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Black-eyed Suzan

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  1. So exciting!!!! Congratulations to him and to you! 🎉
  2. I just checked where my son is registered, but they are full, unfortunately. We normally drive an hour, but they are doing it on-line this year. Hope you find one!
  3. Another vote for oral narration and copywork at that age. SWB's writing audio workshops make a great case for taking a different approach to writing and composition. There is an overview if you like to see (or in this case hear) the big picture, and the elementary workshop goes into more detail for your child's age. I just re-listened to both the high school and middle grade writing workshops for inspiration and planning purposes. I don't actually know if this would be appropriate for his school assignments from the teacher's perspective, but could you help scaffold them for him? Something like the following: he narrates the sentence, you write it on the board or on paper, then he copies it into his mini-book? I would consider breaking up the narration and the copying, too, to see if that helps. Again, I don't know if the teacher would have a problem with that, but it seems reasonable to me. Edited to add: I think SWB's writing plan works well for reluctant writers. If I had a naturally gifted writer, I would probably use Bravewriter. I like MCT's grammar and poetry, but have not used his writing program.
  4. I remember enjoying those magazine-like logic puzzle books around that age. Do you have a bookstore with a magazine rack? I’m probably dating myself, but I remember when they were in grocery stores, too. Do those even exist these days?! 😂 Martin Gardner is a reputable source for puzzles. His books should be available on-line.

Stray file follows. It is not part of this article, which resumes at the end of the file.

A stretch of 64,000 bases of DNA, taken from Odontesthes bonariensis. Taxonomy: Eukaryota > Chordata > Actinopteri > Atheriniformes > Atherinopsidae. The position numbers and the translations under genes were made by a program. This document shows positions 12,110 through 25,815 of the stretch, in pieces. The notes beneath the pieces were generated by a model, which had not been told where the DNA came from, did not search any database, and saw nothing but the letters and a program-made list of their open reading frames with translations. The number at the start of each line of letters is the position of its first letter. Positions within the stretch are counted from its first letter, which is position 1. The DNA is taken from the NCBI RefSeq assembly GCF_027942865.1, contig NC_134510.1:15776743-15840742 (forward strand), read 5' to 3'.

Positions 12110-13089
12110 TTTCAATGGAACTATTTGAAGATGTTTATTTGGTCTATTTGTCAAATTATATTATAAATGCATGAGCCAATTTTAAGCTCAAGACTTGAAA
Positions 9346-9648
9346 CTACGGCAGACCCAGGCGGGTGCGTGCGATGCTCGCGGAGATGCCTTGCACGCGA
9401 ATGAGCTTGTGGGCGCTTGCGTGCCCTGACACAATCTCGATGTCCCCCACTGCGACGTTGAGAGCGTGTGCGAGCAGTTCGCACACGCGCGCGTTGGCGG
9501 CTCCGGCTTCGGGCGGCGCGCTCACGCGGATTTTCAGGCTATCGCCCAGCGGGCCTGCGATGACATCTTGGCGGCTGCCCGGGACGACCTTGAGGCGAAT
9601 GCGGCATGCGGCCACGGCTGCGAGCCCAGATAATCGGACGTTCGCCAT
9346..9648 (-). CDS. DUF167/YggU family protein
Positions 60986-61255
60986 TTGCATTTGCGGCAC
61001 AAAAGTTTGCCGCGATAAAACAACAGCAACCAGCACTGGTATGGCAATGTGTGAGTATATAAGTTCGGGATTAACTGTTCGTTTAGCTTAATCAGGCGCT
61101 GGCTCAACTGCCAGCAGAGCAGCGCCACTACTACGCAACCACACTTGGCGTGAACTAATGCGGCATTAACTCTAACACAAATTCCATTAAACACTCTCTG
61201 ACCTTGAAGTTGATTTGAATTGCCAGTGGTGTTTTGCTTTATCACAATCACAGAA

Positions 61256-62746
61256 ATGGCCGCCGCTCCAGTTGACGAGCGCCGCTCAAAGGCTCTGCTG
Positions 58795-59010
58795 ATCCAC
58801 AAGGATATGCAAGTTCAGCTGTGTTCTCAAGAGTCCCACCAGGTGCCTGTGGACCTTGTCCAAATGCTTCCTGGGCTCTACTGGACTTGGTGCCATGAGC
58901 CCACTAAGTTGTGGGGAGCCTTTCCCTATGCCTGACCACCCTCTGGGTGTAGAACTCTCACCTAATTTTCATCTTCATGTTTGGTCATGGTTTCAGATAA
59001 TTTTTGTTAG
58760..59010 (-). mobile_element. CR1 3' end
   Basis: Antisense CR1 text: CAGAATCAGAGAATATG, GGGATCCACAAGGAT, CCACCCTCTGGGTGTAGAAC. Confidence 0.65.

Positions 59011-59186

5. Looks good! Tell me more about the environmental club - it sounds interesting. 🙂
  6. Hi! My oldest is about the same age, but because I wanted to know what I was getting into, I’ve been researching high school on and off for a couple of years. I’m finding it hard to find out of the box ideas for high school. The box seems quite large and very appealing. 😆 What I’ve heard is that keeping records of what you did each year (hours spent and details about what the student did, even if it wasn’t planned beforehand 😂) helps immensely for transcripts. Someone even mentioned copying the table of contents for any textbooks so you know what was covered. (I wish I remembered who so I could give them credit. 🙁) Knowing potential college requirements (and any state requirements) to make sure there are no gaps also seems important. Most people seem to create a transcript framework (English, Math, History, Science, foreign language, elective, etc.) and plug classes into that framework for each year. We don’t use Bravewriter, but I love this series of posts about her philosophy for high schoolers. This post by Simply Charlotte Mason gives an idea of how to fit non-standard learning into the transcript format. Another resource for translating projects to transcripts is Lee Binz The HomeScholar. She has Facebook Live presentations about what counts for transcripts. As for what to do for specific subjects, math is the only one I feel confident about. I’m thinking of tweaking Ambleside Online for Literature/History/Arts. And I have no idea for science. So I’m listening to see if others chime in. ☺️
  7. I have no info for you, but wanted to wave and say I remember you. Welcome back! ☺️